So far as the argument goes so far, I am willing to grant it. Unfortunately, at the very point where Mr. Whyte in good conscience must state the result of his argument, he misstates his conclusion. Mr. Whyte states "And, an infintesimal chance is no chance at all." In fact, "no chance at all" clearly means a chance equal to zero, zero chance. An "infintesimal chance" might be very, very small, but that chance remains greater than zero.

Sound reasoning and good faith require Mr. Whyte to admit that his argument from absurdity failed. Instead of granting the obvious conclusion that Pascal had survived the test and proven some tiny probability that the Christain might be vindicated in his belief, Mr. Whyte redefines "infintesimal" as "zero" and moves on to other topics. (page 39).

This is, in my opinion, a stunning failure of logic in any person, but is blatent intellectual dishonesty in person who has nominated himself to write " the logical equivalent of a troubleshooting guide... aimed at everday users and consumers of reasoning." (page ix).

The reader of this criticism of Mr. Whytes book might want to know that I am an ordained Southern Baptist Minister and believe myself to be a Christain. Additionally, I am called to the ministry of Christain Apologetics. Thus, I might be susceptible to the intellectual prejudice that Mr. Whyte's chapter was intended to expose.



4.Rating: - The Cover Shot (and the Work) Without a Face
This book reeled me in at the Prologue. Whyte begins his book with an hillarious admission: "I write letters to the editor," and I must make my own, in addition to writing my own missives to various editorial boards (hence my hook, line and sinker skewering by Whyte), and despite the ridicule of my wife, I read the prologues, introductions, and prefaces in every book (though I recently regretted that commitment when mired in the THREE prefatory chapters of "Three Nights in August"winking smiley.

Whyte's admission is the introduction to a humorous and enjoyably readable prologue that - unfortunately - is the highlight of the book.

The premise is a good one, and the topic is a worthy one, but the style is needlessly argumentative and the chapter organization could benefit from some more explanation before being thrust into the complex single-sided assumption-loaded arguments that each consists of.

The book's main problem is that it assumes logic sufficient for governance in all life. Certainly this is not the case, we all must behave illogically, and often we do so correctly. For example, the strict logical reaction to being told that a loved one is terminally ill and their comfort until death can be assured only with very expensive treatment is to refuse such treatment and conserve resources that would be squandered without logic. No one would agree that such a course of action is correct.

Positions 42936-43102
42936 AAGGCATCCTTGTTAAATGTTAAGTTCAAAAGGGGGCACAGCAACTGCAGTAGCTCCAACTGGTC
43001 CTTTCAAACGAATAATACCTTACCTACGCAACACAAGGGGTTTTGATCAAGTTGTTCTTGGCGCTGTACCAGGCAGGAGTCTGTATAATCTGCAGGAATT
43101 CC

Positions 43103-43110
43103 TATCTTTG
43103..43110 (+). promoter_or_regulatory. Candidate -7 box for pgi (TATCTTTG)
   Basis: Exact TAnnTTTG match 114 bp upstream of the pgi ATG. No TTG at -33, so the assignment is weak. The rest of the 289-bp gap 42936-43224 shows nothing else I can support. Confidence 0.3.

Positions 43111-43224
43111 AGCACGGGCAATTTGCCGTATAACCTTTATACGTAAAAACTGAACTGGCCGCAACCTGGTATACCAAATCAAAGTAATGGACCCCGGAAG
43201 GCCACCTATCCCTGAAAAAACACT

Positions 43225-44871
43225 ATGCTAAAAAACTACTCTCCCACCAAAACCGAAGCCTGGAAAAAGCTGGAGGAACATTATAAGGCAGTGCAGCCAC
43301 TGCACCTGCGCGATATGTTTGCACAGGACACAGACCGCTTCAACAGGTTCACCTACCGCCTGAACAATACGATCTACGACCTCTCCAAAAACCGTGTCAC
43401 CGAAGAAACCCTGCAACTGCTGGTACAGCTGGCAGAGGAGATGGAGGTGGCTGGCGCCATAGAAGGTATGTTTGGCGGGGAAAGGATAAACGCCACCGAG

Further, Whyte's arguments progress by virtue of his assumed line of illogical responses to the chapter topics. The assumptions he makes and faux illogical arguments he creates to juxtapose with his logical conclusions are often too basic and absent a realism associated with the motives responsible for the thinking that he indicts in practice.

Overall, the book is a tagline. Whyte struggled mightily to avoid writing an argumentative anecdotal rant, instead he just winds up with an argumentative rant - and leaves the reader longing for some anecdotes to ground the theory of the work.

JAW



I say... Some Never Plant yet want to Reap,
Be careful, try to look before you leap;
Took a little walk from my Vineyard...
Now I'm all alone..
Re: Crimes Against Logic
January 06, 2006 04:51PM
just the opposite. The author shows through common sense how most of us tend to argue. Then proceeds to show us how are arguements tend to have nothing to do with logic at all. The author is a philosopher, meaning he take little to nothing for granted. Statements like "but still" are shown to be a logiacal fallacy. They just show that the person using the phrase wants nothing to do with the truth, but would rather just keep continuing to believe what they do. that is just one example. It oes on and on, he just happens to be funny. Humor is not the focus of the book. He tends to go after politicians and news media people who tend to look to peoples motivations for saying something and not whether waht they are saying is logically sound. For instance, Bush is just saying that we are safer for invading Iraq because he doesn't want to admit he was wrong. Exposing the motive has nothing to do with wherther or not we are safer. We either are or we are not regardless of Bush's motive. You don't need to know anyone's motive to know if what they are saying is correct, UNLESS you must simply rely on their word and there is no evidence either way. A very good book.
Re: Crimes Against Logic
January 06, 2006 08:58PM
"..Then proceeds to show us how are arguements tend to have nothing to do with logic at all..."

Funny, but a similar 'discussion' with my spouse this morning had nothing to do with logic either.

What you say is interesting and plausible; I'll read the book next time I'm in a bookstore; before my 2 or 3 book Chomsky fix.



I say... Some Never Plant yet want to Reap,
Be careful, try to look before you leap;
Took a little walk from my Vineyard...
Now I'm all alone..